Obamacare by the numbers, according to the Congressional Budget Office — labor lost: equivalent of 2.5 million full-time jobs over the next decade; insurance enrollment: down 1 million from earlier first-year estimate; cost: $1.2 trillion over the next decade; number of Americans uninsured: 30 million.
Which is to say: We are spending $1.2 trillion and taking a blowtorch to the work force in order to fund a semi-public insurance system that still leaves tens of millions uncovered. And that’s assuming that CBO has not taken too rosy a view of Obamacare, which it may well have.
There is more wrong with Obamacare than a bumble-thumbed website.
The White House has tried, with hilarious results, to spin the labor-force data, emphasizing the CBO’s estimate that the so-called Affordable Care Act will cost the economy the equivalent of 2.5 million full-time jobs not because there will be a pink-slip bloodbath at Walmart but because fewer people will choose to work, or will choose to work fewer hours, once their federally subsidized health insurance makes the prospect of quitting their jobs less enticing. In the considered view of the Obama administration, that is good news. We are happy to see that the White House seems finally to have stumbled upon the concept of economic incentives — give people less reason to work and they will work less. But the administration still does not seem to be able to get its collective head around the fact that American workers are not just hungry mouths that have to be filled with paychecks: They are people who provide economically valuable goods and services. Those 2.5 million out of the work force may be happier at their leisure, but the economy as a whole will be substantially worse off without their contributions. We could, in theory, simply have the federal government deliver checks to every household and allow each and every one to follow his bliss as he sees fit, but the shelves of the grocery stores soon would be empty. The depth of the Obamacare crater in the labor force isn’t some abstract unemployment rate, but the lost value of the work those Americans would have done.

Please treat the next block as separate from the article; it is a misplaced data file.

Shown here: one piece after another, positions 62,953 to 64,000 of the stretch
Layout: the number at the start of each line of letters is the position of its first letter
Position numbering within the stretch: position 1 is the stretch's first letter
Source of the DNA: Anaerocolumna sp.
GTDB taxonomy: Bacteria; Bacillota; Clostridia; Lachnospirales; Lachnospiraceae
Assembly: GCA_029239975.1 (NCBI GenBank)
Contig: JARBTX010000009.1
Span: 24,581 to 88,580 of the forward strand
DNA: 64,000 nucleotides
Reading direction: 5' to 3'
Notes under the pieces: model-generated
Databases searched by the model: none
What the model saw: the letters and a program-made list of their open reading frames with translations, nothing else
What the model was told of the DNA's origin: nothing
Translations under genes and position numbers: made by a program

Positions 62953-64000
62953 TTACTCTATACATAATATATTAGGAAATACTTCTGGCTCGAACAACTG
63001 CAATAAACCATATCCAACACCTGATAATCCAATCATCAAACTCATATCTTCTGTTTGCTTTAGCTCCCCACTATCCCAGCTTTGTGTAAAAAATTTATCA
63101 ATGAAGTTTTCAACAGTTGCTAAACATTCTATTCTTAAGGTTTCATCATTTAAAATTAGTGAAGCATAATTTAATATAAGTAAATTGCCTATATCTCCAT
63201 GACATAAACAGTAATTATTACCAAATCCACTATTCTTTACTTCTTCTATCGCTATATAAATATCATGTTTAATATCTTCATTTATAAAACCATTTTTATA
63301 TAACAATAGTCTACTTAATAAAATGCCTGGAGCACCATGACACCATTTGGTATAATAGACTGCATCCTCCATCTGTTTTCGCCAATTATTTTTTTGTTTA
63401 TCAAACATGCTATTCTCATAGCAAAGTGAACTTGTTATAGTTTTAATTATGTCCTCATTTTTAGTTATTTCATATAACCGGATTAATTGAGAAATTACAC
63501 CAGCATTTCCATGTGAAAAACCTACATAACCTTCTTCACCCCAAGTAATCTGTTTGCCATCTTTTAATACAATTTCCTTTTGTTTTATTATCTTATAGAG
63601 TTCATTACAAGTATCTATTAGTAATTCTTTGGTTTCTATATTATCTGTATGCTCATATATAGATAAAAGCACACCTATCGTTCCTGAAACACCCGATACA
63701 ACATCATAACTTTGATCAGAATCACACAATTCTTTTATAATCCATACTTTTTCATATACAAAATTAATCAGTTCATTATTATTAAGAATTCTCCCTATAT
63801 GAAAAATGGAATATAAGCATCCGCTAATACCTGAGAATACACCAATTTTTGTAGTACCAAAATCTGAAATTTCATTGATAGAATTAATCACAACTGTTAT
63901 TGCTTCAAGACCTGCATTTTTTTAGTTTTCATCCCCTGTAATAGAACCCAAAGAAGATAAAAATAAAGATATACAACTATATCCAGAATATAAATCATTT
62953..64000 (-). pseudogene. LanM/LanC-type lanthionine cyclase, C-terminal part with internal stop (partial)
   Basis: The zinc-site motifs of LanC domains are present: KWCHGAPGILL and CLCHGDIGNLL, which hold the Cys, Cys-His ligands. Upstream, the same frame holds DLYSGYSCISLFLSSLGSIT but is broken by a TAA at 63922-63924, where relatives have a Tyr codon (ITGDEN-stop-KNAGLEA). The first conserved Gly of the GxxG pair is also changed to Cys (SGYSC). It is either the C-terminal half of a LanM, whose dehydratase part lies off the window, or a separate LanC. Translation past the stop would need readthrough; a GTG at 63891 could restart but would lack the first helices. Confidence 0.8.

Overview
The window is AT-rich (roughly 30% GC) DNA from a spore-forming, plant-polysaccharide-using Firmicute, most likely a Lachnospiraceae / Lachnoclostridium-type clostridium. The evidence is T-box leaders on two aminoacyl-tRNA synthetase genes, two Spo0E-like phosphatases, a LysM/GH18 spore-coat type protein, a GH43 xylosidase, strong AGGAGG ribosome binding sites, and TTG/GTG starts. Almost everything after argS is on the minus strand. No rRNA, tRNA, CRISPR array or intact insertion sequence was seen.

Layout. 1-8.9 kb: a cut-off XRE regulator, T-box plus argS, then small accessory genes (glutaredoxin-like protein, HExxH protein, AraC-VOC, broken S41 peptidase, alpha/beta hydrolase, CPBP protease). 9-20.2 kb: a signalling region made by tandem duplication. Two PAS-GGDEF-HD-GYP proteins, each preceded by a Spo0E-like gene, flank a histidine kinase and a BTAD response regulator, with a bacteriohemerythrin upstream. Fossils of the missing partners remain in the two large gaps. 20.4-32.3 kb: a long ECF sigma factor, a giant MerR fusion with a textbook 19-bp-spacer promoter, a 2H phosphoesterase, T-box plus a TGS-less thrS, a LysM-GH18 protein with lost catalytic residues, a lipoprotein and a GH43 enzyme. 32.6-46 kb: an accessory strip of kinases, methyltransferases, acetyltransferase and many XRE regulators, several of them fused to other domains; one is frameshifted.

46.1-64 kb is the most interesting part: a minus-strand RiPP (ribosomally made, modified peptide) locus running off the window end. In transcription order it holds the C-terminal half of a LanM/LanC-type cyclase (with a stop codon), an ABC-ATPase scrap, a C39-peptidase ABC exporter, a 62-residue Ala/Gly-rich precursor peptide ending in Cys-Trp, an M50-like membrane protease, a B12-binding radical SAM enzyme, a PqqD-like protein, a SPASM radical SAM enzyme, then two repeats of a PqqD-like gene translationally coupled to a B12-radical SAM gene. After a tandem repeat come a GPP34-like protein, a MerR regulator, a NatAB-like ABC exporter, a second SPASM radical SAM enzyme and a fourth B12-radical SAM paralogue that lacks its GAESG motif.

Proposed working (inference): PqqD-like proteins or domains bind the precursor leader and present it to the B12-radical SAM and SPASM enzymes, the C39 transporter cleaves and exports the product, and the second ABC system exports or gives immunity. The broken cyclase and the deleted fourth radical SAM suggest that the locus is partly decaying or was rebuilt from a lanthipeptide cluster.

The spending largely speaks for itself: $1.2 trillion is a great deal of money. The CBO still holds out the possibility that the expenses associated with the program may yet outweigh the cost of its benefits, meaning merely that that $1.2 trillion in spending will be accompanied by approximately $1.2 trillion in taxes, or slightly more. “Revenue-neutral” is not a synonym for “free.” We are still to spend $1.2 trillion, regardless of the combined ledger impact on our bloated deficit.
Spending $1.2 trillion on what? That is the most galling bit. Obamacare was sold as a response to the alleged emergency presented by 40-odd million Americans’ lacking insurance. That number was hotly disputed at the time, but even if we were to take it at face value, getting the figure down to 30 million at a cost of more than $1 trillion is hardly a bargain.
We are familiar with the phrase “money for nothing,” but had always understood it to denote a positive cash flow rather than a negative one.
We already have begun to experience the effects of Obamacare as they relate to health insurance specifically: canceled policies, chaos in the insurance markets, insecurity for consumers. But the more significant cost may in the long run prove to be its structural hobbling of our economy, reducing the work force and redirecting trillions of dollars away from the productive economy into a system of rewards and subsidies for cronies and political constituencies. The CBO’s increasingly bleak economic forecasts suggest that it has begun to take the measure of the long-term costs of the Obama administration’s economic misgovernance, of which Obamacare is one, but only one, significant part. But detailed as those estimates are, they can only begin to suggest the damage.